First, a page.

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    Collaborative divorce is a non-adversarial method of divorcing while building a foundation for a healthy separation with less cost and emotional trauma for both parties and their children. The latest available statistics show that of the 36,345 divorces in Pennsylvania last year, 739 of them were in Delaware County. Rather than fighting over issues in a litigious setting, divorcing couples can work together with the assistance of their lawyers to frame the issues that concern them, and the couple controls the outcome of their dissolution through mutual agreement, rather than a court order in favor of one side or the other. What is the advantage of collaborative divorce over traditional divorce?

    There are a number of important advantages to the collaborative divorce process over traditional adversarial litigation. While collaborative divorce is not usually appropriate in divorces involving violence, in many cases a collaborative approach allows the parties to cooperate in reaching final decisions and avoids years of post-divorce acrimony. Some advantages include:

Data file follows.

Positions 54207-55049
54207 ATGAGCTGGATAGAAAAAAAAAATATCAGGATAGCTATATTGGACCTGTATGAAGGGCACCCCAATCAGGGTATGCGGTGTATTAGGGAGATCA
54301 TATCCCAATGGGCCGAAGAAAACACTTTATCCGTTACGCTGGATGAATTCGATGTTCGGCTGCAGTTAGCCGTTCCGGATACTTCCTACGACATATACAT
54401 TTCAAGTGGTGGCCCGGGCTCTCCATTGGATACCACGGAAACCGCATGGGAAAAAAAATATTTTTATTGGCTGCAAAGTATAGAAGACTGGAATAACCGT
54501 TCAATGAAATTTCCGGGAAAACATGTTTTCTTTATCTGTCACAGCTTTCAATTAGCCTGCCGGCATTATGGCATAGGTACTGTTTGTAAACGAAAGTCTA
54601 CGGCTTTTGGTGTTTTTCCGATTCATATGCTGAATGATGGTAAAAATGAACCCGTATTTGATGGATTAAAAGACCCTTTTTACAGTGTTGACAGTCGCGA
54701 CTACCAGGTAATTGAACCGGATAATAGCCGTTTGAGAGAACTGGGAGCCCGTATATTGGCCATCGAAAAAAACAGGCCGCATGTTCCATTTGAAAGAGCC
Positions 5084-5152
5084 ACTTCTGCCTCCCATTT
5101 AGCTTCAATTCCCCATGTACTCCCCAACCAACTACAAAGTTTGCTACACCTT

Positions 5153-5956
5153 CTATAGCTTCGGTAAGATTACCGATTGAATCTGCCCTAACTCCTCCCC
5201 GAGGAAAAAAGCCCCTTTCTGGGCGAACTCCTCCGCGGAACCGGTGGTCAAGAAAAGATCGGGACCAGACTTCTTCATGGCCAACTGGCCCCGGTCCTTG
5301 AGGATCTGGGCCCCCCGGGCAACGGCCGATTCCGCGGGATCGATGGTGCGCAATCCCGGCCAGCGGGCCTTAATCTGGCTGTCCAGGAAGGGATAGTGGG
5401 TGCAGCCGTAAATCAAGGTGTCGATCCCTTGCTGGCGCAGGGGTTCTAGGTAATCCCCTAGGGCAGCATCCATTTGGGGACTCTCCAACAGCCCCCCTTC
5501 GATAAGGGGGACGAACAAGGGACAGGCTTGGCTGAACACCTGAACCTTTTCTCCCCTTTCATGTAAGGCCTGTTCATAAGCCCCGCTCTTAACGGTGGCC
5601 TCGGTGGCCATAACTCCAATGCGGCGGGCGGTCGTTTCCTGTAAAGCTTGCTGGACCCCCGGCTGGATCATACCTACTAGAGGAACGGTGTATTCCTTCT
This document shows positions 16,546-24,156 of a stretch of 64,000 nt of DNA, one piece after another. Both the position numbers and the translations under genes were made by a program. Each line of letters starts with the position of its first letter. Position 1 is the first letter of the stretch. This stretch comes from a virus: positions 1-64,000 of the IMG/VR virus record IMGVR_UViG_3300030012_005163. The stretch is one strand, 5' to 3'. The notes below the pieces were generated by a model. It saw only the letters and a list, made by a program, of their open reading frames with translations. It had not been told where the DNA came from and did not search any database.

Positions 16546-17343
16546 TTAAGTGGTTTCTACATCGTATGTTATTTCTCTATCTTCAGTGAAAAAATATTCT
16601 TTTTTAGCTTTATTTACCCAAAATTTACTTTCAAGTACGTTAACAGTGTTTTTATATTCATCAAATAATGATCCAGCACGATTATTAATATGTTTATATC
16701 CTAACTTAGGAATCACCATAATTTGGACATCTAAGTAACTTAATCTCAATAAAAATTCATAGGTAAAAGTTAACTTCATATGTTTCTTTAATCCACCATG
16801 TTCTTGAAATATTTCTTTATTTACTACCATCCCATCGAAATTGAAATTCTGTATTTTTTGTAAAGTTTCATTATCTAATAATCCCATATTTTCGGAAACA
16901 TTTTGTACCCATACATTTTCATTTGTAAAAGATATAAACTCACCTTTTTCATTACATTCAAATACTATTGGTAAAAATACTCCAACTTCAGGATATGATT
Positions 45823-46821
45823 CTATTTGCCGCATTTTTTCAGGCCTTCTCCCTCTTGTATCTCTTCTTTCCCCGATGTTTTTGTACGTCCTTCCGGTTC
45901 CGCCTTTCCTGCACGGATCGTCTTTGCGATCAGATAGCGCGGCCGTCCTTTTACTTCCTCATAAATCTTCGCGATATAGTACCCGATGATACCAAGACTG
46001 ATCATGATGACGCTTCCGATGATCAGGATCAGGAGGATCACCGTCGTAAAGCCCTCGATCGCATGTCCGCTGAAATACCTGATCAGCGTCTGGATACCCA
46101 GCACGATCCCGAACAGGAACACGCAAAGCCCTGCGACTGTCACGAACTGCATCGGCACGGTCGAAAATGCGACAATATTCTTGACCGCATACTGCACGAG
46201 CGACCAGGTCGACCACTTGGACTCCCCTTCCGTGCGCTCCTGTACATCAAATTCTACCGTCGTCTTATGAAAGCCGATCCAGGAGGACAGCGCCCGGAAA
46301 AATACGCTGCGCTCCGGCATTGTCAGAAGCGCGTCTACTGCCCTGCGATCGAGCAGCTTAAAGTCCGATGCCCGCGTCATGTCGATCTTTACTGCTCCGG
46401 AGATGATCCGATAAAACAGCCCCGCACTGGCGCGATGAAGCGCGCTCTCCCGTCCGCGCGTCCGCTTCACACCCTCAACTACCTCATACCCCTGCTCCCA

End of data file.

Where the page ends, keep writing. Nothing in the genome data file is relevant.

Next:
Cost effectiveness — Collaborative divorce is conflict resolution assisted by attorneys and specialists directed towards quickly resolving issues, so you and your spouse and children can move on with a minimum of fees and emotional trauma.
    
    Privacy — Divorce records are public records. However, in collaborative divorce, your private information such as income, retirement accounts, debts, home equity, and other personal information is known only to the participants in the collaborative process.
    
    Children — Avoiding the polarization in traditional divorce where children are often made to feel they have to pick sides.
    
    Winning resolution for all — Collaborative divorce allows both spouses to be active participants in the process and to focus on the best interests of parents and children, work through their emotional issues and become invested in a resolution that works for everyone.
    

    What if my spouse backs out or collaboration doesn’t work?

    When you start the collaborative divorce process, you do so with the aid of your attorney. Both parties sign an agreement to go through the collaborative divorce process but you do not surrender any rights. If the process is unsuccessful or breaks down, you still have the right to go to court and litigate for the result you want.

    If you and your spouse are contemplating divorce, the Law Offices of Barbara Flum and Associates can offer experienced and compassionate advice. If you are interested in exploring collaborative divorce as an avenue of dissolution, contact a skilled Media collaborative divorce attorney to discuss how to get started.

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